Tuesday, August 16, 2011/
If you’re someone who adheres to the adage that it’s better to give than to receive, you undoubtedly spend many hours in gift shops searching for the ideal present.
But have you ever thought what it would be like on the other side of the counter? StartupSmart has unwrapped the elements of the gift shop industry for your benefit.
What is it and who is it suited to?
Giving gifts is a tradition that spans all sections of society regardless of age, income or region.
A gift shop is a store primarily selling souvenirs relating to a particular topic or theme. Items sold include kitchenware, toys, T-shirts, postcards and handmade collections.
Gift shops are often found in tourist areas, although this is not always the case. Venues such as zoos, aquariums, national parks and museums often have their own gift shops.
There are three distinct types of gift shops:
- Traditional. This type of store stocks a range of local products, often drawing on the local character of the area.
- Design-led. This type of store stocks well designed gifts and accessories, often at the higher end of the price bracket.
- Card and gift shops. This type of store places a much greater emphasis on cards, with a smaller selection of gifts.
The gift shop business attracts a broad range of people, although someone who can multitask and has an eye for detail is bound to do well.
Anybody working in retail should be sociable and enjoy meeting people. Running a gift shop may involve more interaction because customers will often need ideas or encouragement about what to buy.
A basic understanding of marketing, accounting and management is also important.
Rules and regulations
While there aren’t any specific rules and regulations that apply to gift shops, it’s worth making contact with an industry body such as Gift & Homewares Australia.
“We are a not-for-profit organisation dedicated to looking after the interests of our members and the industry,” it says.
The Australian Greeting Card Association is also on hand to provide industry information. The association also works as a lobby group to influence government decisions that affect the sector.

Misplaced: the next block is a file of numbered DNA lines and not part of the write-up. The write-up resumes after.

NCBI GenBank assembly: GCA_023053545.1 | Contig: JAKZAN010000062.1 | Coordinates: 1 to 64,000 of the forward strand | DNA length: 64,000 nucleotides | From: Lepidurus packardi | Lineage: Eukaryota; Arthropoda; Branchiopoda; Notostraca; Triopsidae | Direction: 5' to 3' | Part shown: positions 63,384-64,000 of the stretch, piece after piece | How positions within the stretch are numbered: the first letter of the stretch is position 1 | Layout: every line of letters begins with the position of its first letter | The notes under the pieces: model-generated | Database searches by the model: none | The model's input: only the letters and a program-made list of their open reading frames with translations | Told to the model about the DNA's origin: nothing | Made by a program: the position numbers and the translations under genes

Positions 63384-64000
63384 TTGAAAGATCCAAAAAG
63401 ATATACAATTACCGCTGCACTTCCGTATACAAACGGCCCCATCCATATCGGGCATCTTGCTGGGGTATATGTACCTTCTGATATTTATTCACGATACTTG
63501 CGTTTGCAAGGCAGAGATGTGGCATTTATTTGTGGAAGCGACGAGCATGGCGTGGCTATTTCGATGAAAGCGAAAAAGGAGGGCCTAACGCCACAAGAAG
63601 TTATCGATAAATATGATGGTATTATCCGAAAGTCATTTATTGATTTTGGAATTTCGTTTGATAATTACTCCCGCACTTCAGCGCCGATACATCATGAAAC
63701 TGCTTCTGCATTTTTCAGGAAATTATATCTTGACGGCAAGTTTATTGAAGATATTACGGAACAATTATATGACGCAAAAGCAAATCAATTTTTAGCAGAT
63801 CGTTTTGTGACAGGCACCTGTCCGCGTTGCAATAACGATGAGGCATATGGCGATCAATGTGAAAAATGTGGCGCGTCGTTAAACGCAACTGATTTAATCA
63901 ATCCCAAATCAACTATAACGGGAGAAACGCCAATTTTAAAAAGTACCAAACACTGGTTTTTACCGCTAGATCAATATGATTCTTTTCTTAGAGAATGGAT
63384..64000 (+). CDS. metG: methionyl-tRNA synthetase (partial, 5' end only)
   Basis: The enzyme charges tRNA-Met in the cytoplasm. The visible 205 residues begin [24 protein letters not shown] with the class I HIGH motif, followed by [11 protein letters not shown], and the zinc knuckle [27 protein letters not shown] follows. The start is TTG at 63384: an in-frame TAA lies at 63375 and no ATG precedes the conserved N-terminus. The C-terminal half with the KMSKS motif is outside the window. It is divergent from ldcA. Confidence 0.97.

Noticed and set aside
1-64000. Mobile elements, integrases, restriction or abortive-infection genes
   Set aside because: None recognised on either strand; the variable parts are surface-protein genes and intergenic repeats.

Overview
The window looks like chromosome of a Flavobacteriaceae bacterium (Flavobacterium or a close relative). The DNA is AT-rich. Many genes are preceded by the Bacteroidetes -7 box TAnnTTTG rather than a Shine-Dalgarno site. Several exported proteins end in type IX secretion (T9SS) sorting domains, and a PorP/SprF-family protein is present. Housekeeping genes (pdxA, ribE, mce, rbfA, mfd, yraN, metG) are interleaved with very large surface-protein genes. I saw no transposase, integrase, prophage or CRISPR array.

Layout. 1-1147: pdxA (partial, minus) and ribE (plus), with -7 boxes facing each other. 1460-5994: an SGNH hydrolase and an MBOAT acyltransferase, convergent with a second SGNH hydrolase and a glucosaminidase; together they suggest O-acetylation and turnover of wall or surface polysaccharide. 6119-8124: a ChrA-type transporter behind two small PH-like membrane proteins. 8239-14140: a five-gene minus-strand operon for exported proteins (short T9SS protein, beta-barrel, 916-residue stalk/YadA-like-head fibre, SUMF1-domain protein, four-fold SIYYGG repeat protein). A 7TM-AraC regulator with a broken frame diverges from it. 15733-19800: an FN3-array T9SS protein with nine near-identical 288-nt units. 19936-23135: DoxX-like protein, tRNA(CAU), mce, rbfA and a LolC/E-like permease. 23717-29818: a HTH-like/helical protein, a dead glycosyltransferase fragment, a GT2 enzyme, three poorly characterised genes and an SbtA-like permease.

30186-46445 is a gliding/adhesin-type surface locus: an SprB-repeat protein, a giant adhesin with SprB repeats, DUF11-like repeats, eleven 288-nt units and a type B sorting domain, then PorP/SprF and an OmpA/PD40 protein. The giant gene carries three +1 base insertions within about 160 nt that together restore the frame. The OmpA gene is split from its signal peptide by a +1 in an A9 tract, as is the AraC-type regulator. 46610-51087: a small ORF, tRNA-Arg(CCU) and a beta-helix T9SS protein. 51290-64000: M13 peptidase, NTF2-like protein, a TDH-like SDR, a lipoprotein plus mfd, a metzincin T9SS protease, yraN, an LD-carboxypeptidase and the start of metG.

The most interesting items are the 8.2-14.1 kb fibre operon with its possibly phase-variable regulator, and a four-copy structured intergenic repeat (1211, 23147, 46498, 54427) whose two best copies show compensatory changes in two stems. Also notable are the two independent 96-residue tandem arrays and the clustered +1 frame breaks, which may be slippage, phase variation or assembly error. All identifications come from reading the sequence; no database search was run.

Research and competition
Although you don’t need any qualifications to start a gift shop, many people find it helpful to complete some basic commercial training.
But ultimately, the most important aspect of a gift shop is its goods. The quality and range of products will be the foundation on which your build your reputation and customer base. It is important to stock products that can’t be found anywhere else.
Your stock composition will depend greatly on the location of your business and the profile of your customers.
If you’re operating in a tourist area, keep in mind that customers will be after local specialities and might not be as adverse to gimmicky items as local customers looking for quality gifts.
Having said that, you need to ensure your stock also appeals to local residents so that you’re not solely reliant on the tourist season. In this regard, it might be an idea to consider an add-on such as a coffee bar, deli or newsagent.
If you do target the tourist market, your location will be crucial as these customers will generally be on foot and are unlikely to know of your shop beforehand – they enter stores as they see them.
A gift shop with a domestic market is less reliant on its position.
It’s also worth setting up a website so that tourists and residents alike can purchase from you regardless of where they are.
Costs and earnings
It is impossible to quote an exact figure for start-up costs since they will depend greatly on your location, the size of your shop, the products you sell and whether you rent or purchase your store.
Once you have the premises, you will need to fit out the shop. This means installing display shelves and cabinets for the gifts and cards, some of which may need to be lockable if you are selling expensive items.
You will also need a counter, a cash register and/or computer, and credit card payment facilities.
And of course, you need something to sell. As a new business, suppliers will rarely give you credit, so initially all stock will have to be paid for upfront.
Finally, you will need some working capital to keep you and your business going until sales start to take off.
According to PayScale Australia, a retail store manager can earn more than $60,000 a year. If you own your store, you can obviously expect to take home more than this.
An average day
Your basic role as a gift shop owner will be that of shopkeeper, so you will be responsible for sourcing and negotiating the buying of stock from suppliers, displaying and promoting the stock, and selling it to customers.
In addition to dealing with suppliers, you will need to make sure that everything you buy is in keeping with the scheme of the shop.
You will have to display items in an attractive way that compliments the style of the shop, with an appealing atmosphere that encourages shoppers to browse.
Australian Greeting Card Association
03 8541 7333
Gift & Homewares Australia
Australian Chamber of Commerce and Industry
02 6273 2311
03 9668 9950
Australian Government Small Business Support Line
1800 777 275